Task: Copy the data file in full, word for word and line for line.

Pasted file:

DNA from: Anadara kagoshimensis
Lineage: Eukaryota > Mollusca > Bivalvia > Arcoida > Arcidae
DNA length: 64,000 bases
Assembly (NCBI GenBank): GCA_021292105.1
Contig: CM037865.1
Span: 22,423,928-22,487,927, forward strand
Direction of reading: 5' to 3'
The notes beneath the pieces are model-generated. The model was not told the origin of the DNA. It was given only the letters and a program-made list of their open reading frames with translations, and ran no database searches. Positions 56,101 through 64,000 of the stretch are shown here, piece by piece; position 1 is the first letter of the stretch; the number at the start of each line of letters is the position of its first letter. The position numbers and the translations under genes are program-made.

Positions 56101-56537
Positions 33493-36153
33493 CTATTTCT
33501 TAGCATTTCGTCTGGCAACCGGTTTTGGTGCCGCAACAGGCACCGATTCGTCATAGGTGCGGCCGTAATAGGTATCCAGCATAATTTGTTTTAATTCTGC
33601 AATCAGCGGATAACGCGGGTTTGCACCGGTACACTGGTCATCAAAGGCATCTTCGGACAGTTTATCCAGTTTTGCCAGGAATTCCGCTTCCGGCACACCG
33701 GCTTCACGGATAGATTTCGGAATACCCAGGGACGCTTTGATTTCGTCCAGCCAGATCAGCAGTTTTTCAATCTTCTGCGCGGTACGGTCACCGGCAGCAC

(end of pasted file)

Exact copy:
DNA from: Anadara kagoshimensis
Lineage: Eukaryota > Mollusca > Bivalvia > Arcoida > Arcidae
DNA length: 64,000 bases
Assembly (NCBI GenBank): GCA_021292105.1
Contig: CM037865.1
Span: 22,423,928-22,487,927, forward strand
Direction of reading: 5' to 3'
The notes beneath the pieces are model-generated. The model was not told the origin of the DNA. It was given only the letters and a program-made list of their open reading frames with translations, and ran no database searches. Positions 56,101 through 64,000 of the stretch are shown here, piece by piece; position 1 is the first letter of the stretch; the number at the start of each line of letters is the position of its first letter. The position numbers and the translations under genes are program-made.

Positions 56101-56537
Positions 33493-36153
33493 CTATTTCT
33501 TAGCATTTCGTCTGGCAACCGGTTTTGGTGCCGCAACAGGCACCGATTCGTCATAGGTGCGGCCGTAATAGGTATCCAGCATAATTTGTTTTAATTCTGC
33601 AATCAGCGGATAACGCGGGTTTGCACCGGTACACTGGTCATCAAAGGCATCTTCGGACAGTTTATCCAGTTTTGCCAGGAATTCCGCTTCCGGCACACCG
33701 GCTTCACGGATAGATTTCGGAATACCCAGGGACGCTTTGATTTCGTCCAGCCAGATCAGCAGTTTTTCAATCTTCTGCGCGGTACGGTCACCGGCAGCAC